Expert Advice

2 How-Tos: Customized Cuts

Elizabeth Jakaitis | January 25, 2016 | 3:06 PM
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Carte Blanche

When is it okay to do a cliché and predictable haircut? The answer is never. Even if a client requests “the usual” and expects it, it is up to the professional to customize and personalize the look to keep the client satisfied and coming back.

When a fun opportunity comes our way, we jump on it. Industry PR executive Elizabeth Yong contacted MODERN to let us know both she and her mother, Susanne, had been growing their hair out for years and were ready for a makeover. Would we be interested? YES YES YES.

Fortunately for us, this request came right before our most recent Artist Session (MODERN’s photoshoot workshop) program. Rusty Phillips, owner of Belle Epoque, Kansas City, Missouri, was attending, and we thought he would be the perfect artist to transform the duo.

“The consultation was key here,” Phillips says. “Elizabeth explained that whenever they got a makeover in the past, they always got the go-to “Asian bob” with bangs. I didn’t want to give them something that they always got.”

Mother Susanne requested keeping some length, but daughter Elizabeth gave Phillips carte blanche, adding the magical, “Do whatever you want.” Although tempted to give each the same cut to make it an interesting photo and story, he instead treated each “client” separately and gave each an age-appropriate, personalized, unique shape.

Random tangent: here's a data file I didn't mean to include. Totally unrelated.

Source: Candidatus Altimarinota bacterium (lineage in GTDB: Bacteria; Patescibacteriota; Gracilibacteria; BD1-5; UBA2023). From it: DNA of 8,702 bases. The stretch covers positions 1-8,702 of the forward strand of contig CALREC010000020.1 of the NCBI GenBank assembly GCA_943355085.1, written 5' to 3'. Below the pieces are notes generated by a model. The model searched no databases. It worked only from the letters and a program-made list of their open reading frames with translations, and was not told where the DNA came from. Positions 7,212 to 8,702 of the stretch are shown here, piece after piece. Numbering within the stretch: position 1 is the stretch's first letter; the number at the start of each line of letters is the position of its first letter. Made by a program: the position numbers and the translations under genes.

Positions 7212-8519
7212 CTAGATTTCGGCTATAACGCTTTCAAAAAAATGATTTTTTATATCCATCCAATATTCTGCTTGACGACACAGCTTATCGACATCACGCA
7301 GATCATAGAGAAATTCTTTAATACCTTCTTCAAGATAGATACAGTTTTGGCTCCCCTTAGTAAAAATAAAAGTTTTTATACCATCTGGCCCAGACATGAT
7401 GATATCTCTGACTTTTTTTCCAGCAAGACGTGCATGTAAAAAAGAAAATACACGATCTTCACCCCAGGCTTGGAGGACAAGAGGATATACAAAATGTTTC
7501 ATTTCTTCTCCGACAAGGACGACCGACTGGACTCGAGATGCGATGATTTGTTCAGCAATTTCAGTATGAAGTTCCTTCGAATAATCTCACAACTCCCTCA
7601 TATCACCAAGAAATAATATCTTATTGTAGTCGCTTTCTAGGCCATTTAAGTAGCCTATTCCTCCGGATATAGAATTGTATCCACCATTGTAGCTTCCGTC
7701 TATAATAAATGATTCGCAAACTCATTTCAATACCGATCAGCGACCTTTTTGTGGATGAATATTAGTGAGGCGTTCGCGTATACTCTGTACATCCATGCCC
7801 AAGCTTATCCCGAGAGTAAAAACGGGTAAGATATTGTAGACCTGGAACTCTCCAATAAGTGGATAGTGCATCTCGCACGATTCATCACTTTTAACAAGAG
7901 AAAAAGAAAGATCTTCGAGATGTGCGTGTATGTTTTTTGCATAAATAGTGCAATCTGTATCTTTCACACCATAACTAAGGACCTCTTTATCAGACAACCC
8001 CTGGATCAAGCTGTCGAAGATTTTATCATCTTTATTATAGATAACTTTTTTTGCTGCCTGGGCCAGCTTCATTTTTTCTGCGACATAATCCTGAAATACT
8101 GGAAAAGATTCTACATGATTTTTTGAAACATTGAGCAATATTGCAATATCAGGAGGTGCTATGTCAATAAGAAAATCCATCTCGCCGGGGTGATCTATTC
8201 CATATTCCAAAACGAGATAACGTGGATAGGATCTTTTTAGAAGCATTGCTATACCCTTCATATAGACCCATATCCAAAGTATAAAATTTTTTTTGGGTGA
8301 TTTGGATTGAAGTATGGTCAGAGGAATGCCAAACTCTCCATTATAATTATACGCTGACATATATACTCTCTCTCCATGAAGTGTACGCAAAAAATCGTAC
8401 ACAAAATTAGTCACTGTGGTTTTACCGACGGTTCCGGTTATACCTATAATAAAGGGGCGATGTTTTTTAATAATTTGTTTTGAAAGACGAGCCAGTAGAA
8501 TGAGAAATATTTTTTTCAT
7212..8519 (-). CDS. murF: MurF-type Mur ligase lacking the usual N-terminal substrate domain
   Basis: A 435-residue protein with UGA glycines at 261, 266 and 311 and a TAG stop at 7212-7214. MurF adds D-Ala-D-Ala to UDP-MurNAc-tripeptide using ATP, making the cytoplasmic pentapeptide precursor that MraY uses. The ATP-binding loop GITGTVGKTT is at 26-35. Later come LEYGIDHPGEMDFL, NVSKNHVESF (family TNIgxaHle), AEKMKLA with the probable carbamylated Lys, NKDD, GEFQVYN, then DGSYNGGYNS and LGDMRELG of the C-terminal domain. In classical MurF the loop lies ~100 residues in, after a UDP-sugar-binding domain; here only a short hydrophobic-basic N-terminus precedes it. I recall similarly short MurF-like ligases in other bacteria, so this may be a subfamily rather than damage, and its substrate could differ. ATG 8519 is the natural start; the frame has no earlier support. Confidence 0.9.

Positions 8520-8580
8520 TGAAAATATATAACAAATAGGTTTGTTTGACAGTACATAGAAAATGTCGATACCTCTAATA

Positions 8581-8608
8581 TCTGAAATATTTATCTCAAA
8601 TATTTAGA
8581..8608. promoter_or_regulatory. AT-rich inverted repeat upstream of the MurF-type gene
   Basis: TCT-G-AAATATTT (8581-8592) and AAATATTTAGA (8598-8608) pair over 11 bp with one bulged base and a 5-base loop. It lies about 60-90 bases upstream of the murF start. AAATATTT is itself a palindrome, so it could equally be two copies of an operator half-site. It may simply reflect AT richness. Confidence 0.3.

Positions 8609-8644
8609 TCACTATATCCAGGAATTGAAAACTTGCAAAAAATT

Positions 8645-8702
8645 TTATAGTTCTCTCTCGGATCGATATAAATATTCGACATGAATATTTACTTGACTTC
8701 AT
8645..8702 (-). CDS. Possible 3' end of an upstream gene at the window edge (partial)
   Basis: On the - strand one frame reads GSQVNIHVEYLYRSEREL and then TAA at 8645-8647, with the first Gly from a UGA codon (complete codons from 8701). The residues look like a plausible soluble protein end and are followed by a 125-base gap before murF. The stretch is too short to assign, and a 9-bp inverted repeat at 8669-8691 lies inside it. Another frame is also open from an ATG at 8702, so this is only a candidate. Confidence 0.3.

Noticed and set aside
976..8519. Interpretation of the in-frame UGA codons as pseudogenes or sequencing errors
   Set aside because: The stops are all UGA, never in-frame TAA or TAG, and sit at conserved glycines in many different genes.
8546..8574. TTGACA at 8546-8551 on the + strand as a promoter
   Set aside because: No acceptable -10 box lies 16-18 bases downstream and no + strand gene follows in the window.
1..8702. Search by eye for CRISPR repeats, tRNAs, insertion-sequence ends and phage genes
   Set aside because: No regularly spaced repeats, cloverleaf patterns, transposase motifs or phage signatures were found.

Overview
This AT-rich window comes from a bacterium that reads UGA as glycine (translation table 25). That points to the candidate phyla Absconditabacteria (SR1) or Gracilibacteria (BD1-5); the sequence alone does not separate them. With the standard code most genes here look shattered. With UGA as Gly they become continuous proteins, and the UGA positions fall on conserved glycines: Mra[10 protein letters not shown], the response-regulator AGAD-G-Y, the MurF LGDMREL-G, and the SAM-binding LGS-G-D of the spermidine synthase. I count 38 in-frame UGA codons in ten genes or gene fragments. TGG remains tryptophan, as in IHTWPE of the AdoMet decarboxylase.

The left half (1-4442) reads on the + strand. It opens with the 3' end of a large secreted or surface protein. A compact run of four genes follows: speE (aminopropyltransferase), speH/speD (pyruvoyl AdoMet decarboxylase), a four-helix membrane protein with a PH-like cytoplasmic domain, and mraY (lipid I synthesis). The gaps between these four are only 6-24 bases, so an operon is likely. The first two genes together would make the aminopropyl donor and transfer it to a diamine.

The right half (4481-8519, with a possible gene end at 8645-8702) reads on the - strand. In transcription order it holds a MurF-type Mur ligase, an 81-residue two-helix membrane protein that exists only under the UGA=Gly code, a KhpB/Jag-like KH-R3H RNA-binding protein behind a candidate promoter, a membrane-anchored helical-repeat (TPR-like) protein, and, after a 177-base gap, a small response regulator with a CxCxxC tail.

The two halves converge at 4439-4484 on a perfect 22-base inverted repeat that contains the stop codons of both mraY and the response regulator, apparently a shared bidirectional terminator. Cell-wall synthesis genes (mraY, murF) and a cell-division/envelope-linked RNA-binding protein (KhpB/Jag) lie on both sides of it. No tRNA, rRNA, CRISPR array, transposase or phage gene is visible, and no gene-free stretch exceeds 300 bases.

“She said do whatever you want, and I did!” Phillips says. “When I examined her texture and bone structure, I realized a classic, soft, graduated undercut was best for her dense, coarse hair.”

Phillips cut the hair to look slightly asymmetrical and finished to leave lots of texture and movement. After eliminating some of the weight below the parietal ridge, he then back cut the hair in the crown for movement and texture. A top slide-cutting technique was used to eliminate weight and keep maximum length in the front perimeter. The front perimeter was cut with a free-hand technique to eliminate hard lines.


“Susanne is in her early ’70s,” Phillips says. “She’s always had a classic bob in the past and was looking for a fresh shape somewhere at the shoulders. She has beautiful hair and a lovely disposition. She was soft and quiet when I first got started, and I wanted to create something that reflected her personality.” Phillips was surprised by how much texture was in her hair. After adding some gently layered graduation, a slight face frame and wispy fringe, he finished by adding controlled slicing along the surface to loosen her hair.

Hair: Rusty Phillips, assisted by Adrienne Bernal Ermey
Photography: Roberto Ligresti
Makeup: David Maderich for Mehron Cosmetics
Fashion styling: Rod Novoa, assisted by Dennis Pinto
Nails: Gino Trunzo for Essie

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